Results: Between 2012 and 2018, 60 patients, 34 with BRPC and 26 with LAPC, were treated with NAT followed by curative resection. The commonest neoadjuvant chemotherapy regimens were Gemcitabine + Abraxane (51.7%) and FOLFIRINOX (35.0%), with 48.3% of patients additionally receiving neoadjuvant radiotherapy. Median RFS was 30 months and median OS was 35 months. On multivariable analysis, inferior OS was predicted by enlarged loco-regional lymph nodes on initial computed tomography (p = 0.032), larger tumour size post-NAT (p = 0.006) and Common Terminology Criteria for Adverse Events post-NAT toxicity greater than grade 2 (p = 0.015). LAPC patients received more neoadjuvant chemotherapy (p = 0.008) and radiotherapy (p = 0.021) than BRPC and achieved a superior pathological response (p = 0.010).

Conclusion: Patients who respond to NAT likely have a favourable disease biology and will progress well following resection. It is these patients who should be selected for more aggressive upfront management, and those with resistant disease should be spared from high-risk surgery.
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http://dx.doi.org/10.1016/j.ejso.2021.04.005DOI Listing
April 2021

Emerging biological therapies for the treatment of malignant pleural mesothelioma.

Expert Opin Emerg Drugs 2021 Jun 17;26(2):179-192. Epub 2021 May 17.

Sydney Medical School, The University of Sydney, Sydney, Australia.

: Malignant pleural mesothelioma (MPM) has limited treatment options with minimal new therapy approvals for unresectable disease in the past 15 years. However, considerable work has occurred to develop immunotherapies and biomarker driven therapy to improve patient outcomes over this period.: This review examines current standard of care systemic therapy in the first- and second line setting. The last 12 months has seen 2 significant trials (Checkmate 743 and CONFIRM) which provide evidence supporting the role of immunotherapy in the management of MPM. Further trials are underway to assess the role of combination chemoimmunotherapy and personalized therapy. Additionally, a large number of clinical trials are ongoing to assess the efficacy of oncoviral, dendritic cell, anti-mesothelin and chimeric antigen receptor T cell therapy in the treatment of MPM.: Recent Phase III trial results have established a role for immunotherapy in the management of MPM. The optimal sequencing and combination of chemotherapy and immunotherapy remains to be determined. Novel therapies for MPM are promising however efficacy remains to be determined and issues remain regarding access to and delivery of these therapies.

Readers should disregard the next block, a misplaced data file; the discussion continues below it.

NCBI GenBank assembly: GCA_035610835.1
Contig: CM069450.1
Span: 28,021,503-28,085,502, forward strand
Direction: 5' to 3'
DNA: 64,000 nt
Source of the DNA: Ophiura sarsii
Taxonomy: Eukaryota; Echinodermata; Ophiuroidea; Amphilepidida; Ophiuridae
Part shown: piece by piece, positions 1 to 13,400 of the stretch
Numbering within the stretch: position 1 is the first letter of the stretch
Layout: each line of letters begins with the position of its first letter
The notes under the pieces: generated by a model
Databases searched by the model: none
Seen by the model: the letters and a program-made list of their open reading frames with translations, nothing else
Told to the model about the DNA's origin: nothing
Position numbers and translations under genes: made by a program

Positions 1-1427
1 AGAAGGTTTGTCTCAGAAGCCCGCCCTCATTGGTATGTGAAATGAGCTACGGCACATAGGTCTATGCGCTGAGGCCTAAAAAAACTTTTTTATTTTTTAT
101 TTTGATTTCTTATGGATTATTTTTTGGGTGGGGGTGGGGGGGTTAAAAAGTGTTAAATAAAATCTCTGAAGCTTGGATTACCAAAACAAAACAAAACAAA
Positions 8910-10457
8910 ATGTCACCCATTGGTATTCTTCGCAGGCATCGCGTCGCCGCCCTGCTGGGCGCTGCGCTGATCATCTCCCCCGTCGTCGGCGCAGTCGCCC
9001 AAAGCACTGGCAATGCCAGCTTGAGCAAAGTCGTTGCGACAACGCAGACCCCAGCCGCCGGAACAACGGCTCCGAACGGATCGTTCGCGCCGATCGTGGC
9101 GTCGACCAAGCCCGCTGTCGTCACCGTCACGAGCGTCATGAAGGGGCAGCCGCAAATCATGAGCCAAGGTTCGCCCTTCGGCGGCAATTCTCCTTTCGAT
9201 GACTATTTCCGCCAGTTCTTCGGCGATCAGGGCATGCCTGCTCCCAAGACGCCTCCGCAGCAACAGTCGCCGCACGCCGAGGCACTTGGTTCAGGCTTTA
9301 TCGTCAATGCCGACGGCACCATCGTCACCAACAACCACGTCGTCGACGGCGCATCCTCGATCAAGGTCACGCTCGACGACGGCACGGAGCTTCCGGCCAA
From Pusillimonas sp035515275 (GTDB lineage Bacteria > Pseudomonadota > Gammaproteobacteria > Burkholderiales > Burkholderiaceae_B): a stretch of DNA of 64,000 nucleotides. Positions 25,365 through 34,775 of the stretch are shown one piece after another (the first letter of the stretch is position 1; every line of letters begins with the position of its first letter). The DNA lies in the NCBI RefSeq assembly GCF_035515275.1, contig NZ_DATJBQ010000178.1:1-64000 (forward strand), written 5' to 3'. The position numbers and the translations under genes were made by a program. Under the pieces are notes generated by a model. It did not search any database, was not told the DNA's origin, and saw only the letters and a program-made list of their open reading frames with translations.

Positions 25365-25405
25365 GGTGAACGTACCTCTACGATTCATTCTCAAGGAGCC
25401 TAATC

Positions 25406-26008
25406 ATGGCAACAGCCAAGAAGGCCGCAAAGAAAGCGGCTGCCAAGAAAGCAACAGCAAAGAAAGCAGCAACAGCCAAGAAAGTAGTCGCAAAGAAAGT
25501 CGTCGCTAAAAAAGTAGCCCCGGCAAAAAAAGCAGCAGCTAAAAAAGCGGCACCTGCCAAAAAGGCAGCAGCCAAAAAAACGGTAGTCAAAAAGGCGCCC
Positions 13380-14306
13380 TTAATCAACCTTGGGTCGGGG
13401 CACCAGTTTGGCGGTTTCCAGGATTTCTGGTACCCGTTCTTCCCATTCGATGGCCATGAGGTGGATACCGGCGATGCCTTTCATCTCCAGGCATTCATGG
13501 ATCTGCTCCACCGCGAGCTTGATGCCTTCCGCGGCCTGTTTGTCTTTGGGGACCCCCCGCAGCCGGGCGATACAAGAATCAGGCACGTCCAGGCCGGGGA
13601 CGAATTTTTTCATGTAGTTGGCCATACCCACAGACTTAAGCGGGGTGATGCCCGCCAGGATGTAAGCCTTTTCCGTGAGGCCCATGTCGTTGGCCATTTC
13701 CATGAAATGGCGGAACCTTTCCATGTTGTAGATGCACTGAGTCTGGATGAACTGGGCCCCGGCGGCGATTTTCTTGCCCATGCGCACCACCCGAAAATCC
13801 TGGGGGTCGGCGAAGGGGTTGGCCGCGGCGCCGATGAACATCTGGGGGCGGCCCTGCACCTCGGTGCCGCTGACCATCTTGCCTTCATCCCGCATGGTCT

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http://dx.doi.org/10.1080/14728214.2021.1924670DOI Listing
June 2021

Vigilance for carcinoid heart disease is still required in the era of somatostatin analogues: Lessons from a case series.

Asia Pac J Clin Oncol 2021 Apr 14. Epub 2021 Apr 14.

Department of Endocrine Oncology, University Hospital, Uppsala, Sweden.

Aim: Carcinoid heart disease (CHD) is a well-documented complication of neuroendocrine tumors (NETs) due to secreted hormones causing fibrosis. Somatostatin analogues (SSAs) can decrease hormonal secretion and inhibit tumor growth. The reported incidence of CHD has decreased as SSA use has increased. We describe a series of patients who have developed CHD even though they were treated with SSA therapy.

Methods: Nine patients were seen in four centers in Australia and New Zealand. The average duration of follow-up from diagnosis was 39 months.

Results: Three patients had Grade 1 and six Grade 2 disease by World Health Organization 2010 criteria. All patients had no CHD symptoms at baseline and started SSA therapy soon after diagnosis, yet developed significant, symptomatic cardiac dysfunction in their disease course. The median time from NET diagnosis to SSA initiation was 1 month, and median time from NET diagnosis to CHD diagnosis was 23 months (range 4-52). All patients who were tested had persistently increased hormonal levels (chromogranin A, urinary 5-hydroxyindolacetic acid).

Conclusions: The good symptomatic control afforded by SSAs should not lead to reduced vigilance in screening for CHD, especially in patients with persistently elevated hormonal assays. Clinicians should consider regular echocardiographic screening in patients with a secretory syndrome.
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http://dx.doi.org/10.1111/ajco.13577DOI Listing
April 2021

Relationship between PD-L1 expression and outcome in EGFR-mutant lung cancer patients treated with EGFR tyrosine kinase inhibitors.

Lung Cancer 2021 05 9;155:28-33. Epub 2021 Mar 9.

Sydney Medical School, University of Sydney, Sydney, NSW, Australia; Chris O'Brien Lifehouse, Camperdown, NSW, Australia. Electronic address:

Objectives: Predictive biomarkers for poor response to epidermal growth factor receptor (EGFR) tyrosine kinase inhibitors (TKIs) is an area of ongoing research. This multicentre retrospective study sought to determine the impact of programmed death-ligand 1 (PD-L1) tumour proportional score (TPS) on outcome in EGFR TKI treated patients.

Materials And Methods: Patients with Stage IIIB/IV lung adenocarcinoma harbouring a sensitising EGFR mutation treated with first-line TKI at five metropolitan hospitals were included. PD-L1 TPS was determined using the Ventana anti-PD-L1 (SP263) assay. High PD-L1 expression was defined as TPS ≥ 50 %. Determinants of progression and survival hazards were modelled using Cox regression.